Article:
There's no user adjustment to the limiter threshold, which is set internally at +20dBu, and the limit LED becomes brighter the harder the limiter is working. It's easy to optimise the level feeding the internal converter option, however, as all you need do is increase the gain so that the limiter LED shows constant activity, the adjust the Output Gain until the AD OVL LED goes off. Once this is done, the appropriate gain can be set using the Input and Tube Gain controls. A similar strategy works when feeding external gear, though this time you need to watch the overload LED on the external equipment, not on the Gain Station. The manual points out that the sound of the Peak limiter is different when the Tube stage is being used, as the limiting process affects the negative half cycles more than the positive half cycles.

Testing Time

I was expecting the Gain Station to be something a little bit special, and it didn't disappoint. I checked it with an Audio-Technica 4033 and a Rode NTK, as well as with my Fender Stratocaster and a Fender bass. As a mic preamp, it's as crisp and transparent as anything I've tried, with excellent resolution of detail and depth. Bringing in the tube circuit thickens the sound up, making it seem more mid-heavy, as you'd expect, but in a nicely subtle and musically pleasant way, unless you work too far towards the high end of the Tube Drive range, where I'd consider the effect to be more suitable for guitars and basses than for vocals. There's enough gain range to create serious overdrive effects if need be, though it's not really what I'd choose to use the Gain Station for. Paying this much for a fuzz box is a bit excessive whichever way you look at it! The limiters are also pretty forgiving, provided that you don't pound the end stops mercilessly by using far too much gain. Even when the limit LED is moderately busy, you probably wouldn't notice the peak limiter vocals, while the FET limiter sounds not unlike gentle compression on the signal peaks.

Used on electric guitar, the Gain Station behaved like a very classy DI box, and this time I found I could utilise more of the tube drive range to warm and thicken the sound without making it sound distorted or gritty. The FET limiter can add a feeling of compression to the tube warmth, and this works especially nicely on bass guitar. As a DI box, the circuit is very quiet, even when a fair amount of tube drive is added.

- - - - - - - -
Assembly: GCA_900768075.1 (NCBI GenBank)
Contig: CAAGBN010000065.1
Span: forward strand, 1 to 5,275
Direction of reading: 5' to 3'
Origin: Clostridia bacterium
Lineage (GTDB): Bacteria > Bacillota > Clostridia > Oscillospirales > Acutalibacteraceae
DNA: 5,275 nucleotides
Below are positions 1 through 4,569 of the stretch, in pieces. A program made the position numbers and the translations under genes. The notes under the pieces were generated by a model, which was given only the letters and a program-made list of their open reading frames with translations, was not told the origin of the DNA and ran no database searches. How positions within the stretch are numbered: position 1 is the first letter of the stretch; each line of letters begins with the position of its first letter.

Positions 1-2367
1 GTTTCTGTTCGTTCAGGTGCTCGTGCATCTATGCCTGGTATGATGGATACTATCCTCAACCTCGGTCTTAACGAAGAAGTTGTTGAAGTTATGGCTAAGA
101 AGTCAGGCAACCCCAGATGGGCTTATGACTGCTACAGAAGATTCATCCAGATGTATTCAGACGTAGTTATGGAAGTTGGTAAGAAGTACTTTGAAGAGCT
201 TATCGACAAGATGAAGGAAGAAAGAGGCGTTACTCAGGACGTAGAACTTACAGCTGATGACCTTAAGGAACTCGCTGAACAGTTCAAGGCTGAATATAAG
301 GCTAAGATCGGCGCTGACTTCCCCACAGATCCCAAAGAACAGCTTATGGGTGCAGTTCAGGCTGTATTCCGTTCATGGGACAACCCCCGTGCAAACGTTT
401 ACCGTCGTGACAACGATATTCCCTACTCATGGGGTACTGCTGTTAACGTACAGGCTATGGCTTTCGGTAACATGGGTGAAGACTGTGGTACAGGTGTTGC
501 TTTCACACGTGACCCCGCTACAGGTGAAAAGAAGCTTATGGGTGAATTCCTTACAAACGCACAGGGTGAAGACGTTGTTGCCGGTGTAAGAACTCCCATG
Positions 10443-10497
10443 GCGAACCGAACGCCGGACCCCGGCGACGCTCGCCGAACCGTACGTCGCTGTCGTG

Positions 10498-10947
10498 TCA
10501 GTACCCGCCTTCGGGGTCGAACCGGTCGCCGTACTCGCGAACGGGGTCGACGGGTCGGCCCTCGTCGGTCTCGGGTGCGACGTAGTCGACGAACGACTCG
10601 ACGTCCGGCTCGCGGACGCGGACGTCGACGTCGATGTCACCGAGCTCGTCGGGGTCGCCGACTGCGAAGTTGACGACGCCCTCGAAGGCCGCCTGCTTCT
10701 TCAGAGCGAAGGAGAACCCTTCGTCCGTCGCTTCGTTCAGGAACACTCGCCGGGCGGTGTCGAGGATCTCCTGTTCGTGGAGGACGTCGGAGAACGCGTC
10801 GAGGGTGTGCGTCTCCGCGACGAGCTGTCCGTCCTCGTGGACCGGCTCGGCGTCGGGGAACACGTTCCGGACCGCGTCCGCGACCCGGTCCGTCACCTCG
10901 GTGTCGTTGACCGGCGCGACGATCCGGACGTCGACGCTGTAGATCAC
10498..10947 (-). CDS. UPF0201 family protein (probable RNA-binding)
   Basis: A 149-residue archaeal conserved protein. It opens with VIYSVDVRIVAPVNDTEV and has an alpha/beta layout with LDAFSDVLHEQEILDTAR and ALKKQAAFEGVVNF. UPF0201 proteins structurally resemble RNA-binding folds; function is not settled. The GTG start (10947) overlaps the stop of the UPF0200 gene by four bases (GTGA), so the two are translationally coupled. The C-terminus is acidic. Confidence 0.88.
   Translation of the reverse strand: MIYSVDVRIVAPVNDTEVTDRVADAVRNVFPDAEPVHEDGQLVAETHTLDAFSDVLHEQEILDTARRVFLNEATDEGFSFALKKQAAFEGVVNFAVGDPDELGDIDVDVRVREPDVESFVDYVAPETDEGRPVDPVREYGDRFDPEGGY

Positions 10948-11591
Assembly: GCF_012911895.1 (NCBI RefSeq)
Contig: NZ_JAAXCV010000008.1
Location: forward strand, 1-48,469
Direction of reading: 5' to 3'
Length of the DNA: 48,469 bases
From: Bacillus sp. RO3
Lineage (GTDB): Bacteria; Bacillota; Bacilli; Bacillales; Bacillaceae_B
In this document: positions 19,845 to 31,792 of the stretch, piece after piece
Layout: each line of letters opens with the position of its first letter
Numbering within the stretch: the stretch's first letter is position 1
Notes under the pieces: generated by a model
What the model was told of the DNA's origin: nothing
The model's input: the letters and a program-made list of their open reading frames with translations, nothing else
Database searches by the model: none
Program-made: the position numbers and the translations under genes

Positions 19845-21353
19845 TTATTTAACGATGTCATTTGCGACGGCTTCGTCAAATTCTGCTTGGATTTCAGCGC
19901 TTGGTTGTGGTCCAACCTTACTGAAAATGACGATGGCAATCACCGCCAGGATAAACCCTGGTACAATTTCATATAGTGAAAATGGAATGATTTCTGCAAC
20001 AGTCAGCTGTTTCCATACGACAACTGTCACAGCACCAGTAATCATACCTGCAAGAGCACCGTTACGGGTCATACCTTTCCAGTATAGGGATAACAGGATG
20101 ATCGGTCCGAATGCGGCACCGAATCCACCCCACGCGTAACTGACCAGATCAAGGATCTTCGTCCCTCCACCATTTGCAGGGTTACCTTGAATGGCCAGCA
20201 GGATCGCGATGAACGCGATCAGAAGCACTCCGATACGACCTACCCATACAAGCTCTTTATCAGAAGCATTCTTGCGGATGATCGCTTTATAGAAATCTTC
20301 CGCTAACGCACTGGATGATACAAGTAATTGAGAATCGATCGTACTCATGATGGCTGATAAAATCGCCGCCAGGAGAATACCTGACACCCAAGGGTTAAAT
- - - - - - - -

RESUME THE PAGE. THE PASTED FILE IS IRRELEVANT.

The Name Of The Gain

The Gain Station is a super-specified DI box cum mic preamp with integral limiting, and it does its job superbly. The only shortcoming I can see is the lack of a word-clock output on the digital option, because in most systems it's best to clock everything from the A-D converter right at the start of the signal chain. In most instances, clocking via S/PDIF will be fine, but as everything else is so professional, I'm surprised this was left off.

Although not cheap, the Gain Station is still something of a bargain when you take into account its performance, though of course you have to look at the other links in your signal chain before deciding if its benefits are worth the expense. For example, you'd probably want to use it with a medium- to good-quality capacitor mic, not an entry-level bargain-basement model. Used with a good microphone, the Gain Station has a remarkable transient response, which not only makes plucked instruments and percussion stand out in a busy mix, it also helps to create a clear, solid vocal sound that needs less EQ and compression to make it sit properly within the mix. In this respect, the tube circuit and the switchable mic input impedance are useful in offering the user a choice of tonal colour without getting too excessive. This unit is also very effective as a DI box, where the tube circuit again comes into its own, though in my own experience there are very few occasions where a straight DI'd bass or electric guitar sounds right, as the coloration of the amplifier and speaker is missing.

You could buy a good voice channel with lots of features for the same UK price as the Gain Station, but in my view the money is better spent on a really high-performance microphone amplifier that will allow you to record cleanly and without fuss. The Gain Station offers exactly this, and its quality of performance would be difficult to better by any significant degree at any price. Its tube circuitry also works as it should (rather than sounding all 'smeary' and hyped) and can help coax the sound of a tube mic from a good-quality solid-state model.

Published April 2004